FEW of them admit it in office but former inhabitants of 10 Downing Street make little secret of the fact that they hated the weekly grilling by MPs, Prime Minister’s Question Time, or PMQs as it is known in Westminster.
It is no surprise, really, given the baying and howling from MPs of both sides whilst the Prime Minister shouts out an answer or some timid backbencher tries to squeak out a question. The Commons can be an unforgiving place but it is particularly ruthless on a Wednesday between 12 and 12:30 (or 12:35 in what is now being thought of as “Speaker Bercow time”).
Tony Blair dreaded it, as did John Major. Gordon Brown has never really said what he thought of it but, given the way he was once skewered by Vince Cable’s “from Stalin to Mr Bean” line, he probably does not have fond memories.
So it comes as no surprise that the current incumbent of Number 10, David Cameron, appears to be doing all he can to avoid PMQs. In 2013, out 22 weeks, he will have only faced MPs a dozen times. To put it more starkly, in the past ten weeks there have only been two PMQs and Mr Cameron has only faced one of them.
Some clever time-tabling and a lot of recesses have helped the Prime Minister avoid having to prepare for random questions from around 25 MPs each week. When MPs take a break, the government has ensured that they break up on a Tuesday the day before PMQs, instead of going the extra day.
A fortnight ago, when Mr Cameron was away in the USA and Lib Dem Deputy Prime Minister Nick Clegg took his place, Labour’s deputy leader Harriet Harman made a point of the lack of times Mr Cameron has done PMQs recently. Yet there is a sense that the Labour leadership is complicit. At each PMQs, Labour leader Ed Miliband has six questions and his performance is also put under scrutiny and often criticised. So the Labour leader is probably as relieved to avoid the pressure-cooker of PMQs as Mr Cameron.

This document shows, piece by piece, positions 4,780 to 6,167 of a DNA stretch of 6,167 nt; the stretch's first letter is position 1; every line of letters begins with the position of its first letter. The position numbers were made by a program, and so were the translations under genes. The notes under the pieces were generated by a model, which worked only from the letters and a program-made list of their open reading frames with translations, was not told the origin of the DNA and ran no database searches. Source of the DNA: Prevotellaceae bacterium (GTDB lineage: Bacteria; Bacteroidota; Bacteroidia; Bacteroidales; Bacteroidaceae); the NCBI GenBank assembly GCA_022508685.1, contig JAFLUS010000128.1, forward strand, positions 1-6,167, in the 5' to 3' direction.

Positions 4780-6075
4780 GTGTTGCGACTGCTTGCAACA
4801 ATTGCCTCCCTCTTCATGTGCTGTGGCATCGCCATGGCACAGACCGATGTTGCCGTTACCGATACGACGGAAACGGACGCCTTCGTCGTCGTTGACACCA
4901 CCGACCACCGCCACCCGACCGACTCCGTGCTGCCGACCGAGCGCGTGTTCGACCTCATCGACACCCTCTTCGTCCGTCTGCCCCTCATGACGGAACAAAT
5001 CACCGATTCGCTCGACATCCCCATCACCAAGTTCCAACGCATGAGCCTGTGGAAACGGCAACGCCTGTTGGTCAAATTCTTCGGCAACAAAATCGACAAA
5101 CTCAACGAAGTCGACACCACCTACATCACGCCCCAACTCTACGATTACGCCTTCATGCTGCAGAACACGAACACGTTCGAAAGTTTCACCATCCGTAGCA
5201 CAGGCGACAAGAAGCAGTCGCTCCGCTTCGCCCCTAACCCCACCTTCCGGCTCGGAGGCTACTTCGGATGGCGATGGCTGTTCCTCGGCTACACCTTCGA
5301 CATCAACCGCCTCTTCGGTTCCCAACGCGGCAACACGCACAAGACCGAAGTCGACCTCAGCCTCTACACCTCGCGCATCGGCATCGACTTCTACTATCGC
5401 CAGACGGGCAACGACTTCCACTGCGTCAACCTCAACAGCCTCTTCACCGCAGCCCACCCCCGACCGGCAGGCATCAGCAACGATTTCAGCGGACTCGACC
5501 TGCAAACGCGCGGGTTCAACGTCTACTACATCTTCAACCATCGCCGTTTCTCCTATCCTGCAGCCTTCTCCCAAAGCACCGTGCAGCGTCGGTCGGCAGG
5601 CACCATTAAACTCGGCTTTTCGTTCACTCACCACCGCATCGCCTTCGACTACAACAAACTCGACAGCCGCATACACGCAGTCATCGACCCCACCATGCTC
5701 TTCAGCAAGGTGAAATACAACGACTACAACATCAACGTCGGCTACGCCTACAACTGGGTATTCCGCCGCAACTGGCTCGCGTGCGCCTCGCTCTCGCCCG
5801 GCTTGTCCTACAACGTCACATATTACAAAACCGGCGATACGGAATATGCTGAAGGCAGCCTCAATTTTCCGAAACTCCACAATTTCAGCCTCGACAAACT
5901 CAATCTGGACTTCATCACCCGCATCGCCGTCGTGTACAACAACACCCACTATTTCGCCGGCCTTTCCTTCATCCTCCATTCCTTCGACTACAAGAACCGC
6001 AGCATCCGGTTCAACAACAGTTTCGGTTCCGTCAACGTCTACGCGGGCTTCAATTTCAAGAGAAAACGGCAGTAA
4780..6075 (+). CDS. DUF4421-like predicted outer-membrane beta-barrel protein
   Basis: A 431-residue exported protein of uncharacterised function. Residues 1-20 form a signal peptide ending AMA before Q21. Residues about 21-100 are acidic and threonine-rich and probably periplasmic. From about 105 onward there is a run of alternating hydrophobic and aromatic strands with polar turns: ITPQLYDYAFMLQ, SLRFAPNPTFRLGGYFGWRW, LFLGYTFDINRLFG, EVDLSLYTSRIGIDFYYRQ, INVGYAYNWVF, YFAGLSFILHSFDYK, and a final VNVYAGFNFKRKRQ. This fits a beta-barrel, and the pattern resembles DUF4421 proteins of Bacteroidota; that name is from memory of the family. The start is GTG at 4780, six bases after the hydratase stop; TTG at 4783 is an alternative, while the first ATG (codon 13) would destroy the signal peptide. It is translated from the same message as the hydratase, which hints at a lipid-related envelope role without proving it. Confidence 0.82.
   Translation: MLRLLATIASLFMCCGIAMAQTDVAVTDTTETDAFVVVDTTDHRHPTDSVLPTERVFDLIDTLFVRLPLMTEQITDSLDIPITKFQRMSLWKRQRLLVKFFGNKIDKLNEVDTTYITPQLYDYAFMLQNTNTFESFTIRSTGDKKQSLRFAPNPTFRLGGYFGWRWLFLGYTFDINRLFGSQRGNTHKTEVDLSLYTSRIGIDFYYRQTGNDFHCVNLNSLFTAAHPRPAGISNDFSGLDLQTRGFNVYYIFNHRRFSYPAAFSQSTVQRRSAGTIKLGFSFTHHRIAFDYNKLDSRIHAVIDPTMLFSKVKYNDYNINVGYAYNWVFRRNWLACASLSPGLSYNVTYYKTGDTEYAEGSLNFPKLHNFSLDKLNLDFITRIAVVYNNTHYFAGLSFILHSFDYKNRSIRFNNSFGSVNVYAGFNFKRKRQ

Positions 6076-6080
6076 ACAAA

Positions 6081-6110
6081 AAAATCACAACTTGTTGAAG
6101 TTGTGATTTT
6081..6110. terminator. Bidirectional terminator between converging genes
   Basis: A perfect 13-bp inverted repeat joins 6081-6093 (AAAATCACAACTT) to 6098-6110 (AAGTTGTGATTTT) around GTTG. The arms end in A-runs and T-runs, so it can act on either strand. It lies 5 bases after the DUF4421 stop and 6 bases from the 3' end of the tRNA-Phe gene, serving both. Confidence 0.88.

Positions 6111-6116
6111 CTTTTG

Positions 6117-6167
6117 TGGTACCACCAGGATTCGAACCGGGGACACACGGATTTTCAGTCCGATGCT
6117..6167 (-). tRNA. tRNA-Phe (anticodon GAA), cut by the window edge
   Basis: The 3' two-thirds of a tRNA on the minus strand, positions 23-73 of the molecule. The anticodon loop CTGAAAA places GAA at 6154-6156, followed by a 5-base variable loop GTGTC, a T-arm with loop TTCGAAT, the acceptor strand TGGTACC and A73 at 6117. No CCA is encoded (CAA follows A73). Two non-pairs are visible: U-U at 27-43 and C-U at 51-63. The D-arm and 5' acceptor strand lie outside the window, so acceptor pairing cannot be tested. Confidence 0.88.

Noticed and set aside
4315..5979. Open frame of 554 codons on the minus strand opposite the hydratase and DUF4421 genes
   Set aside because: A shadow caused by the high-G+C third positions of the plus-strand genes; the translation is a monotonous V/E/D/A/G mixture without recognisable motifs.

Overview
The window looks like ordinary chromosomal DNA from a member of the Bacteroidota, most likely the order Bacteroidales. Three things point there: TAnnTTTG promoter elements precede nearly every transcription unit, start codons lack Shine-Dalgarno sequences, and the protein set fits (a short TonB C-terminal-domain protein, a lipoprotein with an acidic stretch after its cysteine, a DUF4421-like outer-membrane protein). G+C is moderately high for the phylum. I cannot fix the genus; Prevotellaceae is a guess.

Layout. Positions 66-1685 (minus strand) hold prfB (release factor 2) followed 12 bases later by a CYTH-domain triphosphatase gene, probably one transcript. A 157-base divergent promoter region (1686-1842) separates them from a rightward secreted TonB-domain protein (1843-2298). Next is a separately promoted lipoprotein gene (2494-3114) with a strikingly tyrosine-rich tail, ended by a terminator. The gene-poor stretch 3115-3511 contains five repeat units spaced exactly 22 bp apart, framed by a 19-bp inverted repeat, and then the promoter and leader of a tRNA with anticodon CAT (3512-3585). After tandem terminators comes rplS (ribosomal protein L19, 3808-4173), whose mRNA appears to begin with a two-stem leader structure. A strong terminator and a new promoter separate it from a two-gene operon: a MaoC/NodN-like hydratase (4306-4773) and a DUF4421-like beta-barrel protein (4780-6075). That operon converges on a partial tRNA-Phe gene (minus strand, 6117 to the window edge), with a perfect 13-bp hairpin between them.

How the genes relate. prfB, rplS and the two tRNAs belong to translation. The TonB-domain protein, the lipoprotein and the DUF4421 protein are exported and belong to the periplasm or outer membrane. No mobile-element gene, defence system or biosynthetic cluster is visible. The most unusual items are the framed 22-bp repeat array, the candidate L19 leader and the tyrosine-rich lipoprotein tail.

While our leading politicians may think it is a clever wheeze to avoid PMQs, the lack of them starves the world’s oldest parliamentary democracy of one its most important regular events.
MPs are selected at random for the list to ask the Prime Minister a question and even though many are given “helpful” questions to ask by their whips, they can and do ask anything and put the Prime Minister on the spot. It is also the best opportunity for the opposition publicly to take on the Prime Minister on the issue, or issues, of the week.
PMQs is also one of the best watched parliamentary events in the world. The UK audience on a Wednesday can hit 350,000 making it important for public accountability. The event is not just entertainment, although it often seems to pass for that, it is a vital part of British political machinery and its recent disdainful treatment by the political elite reflects badly on how they view their own accountability.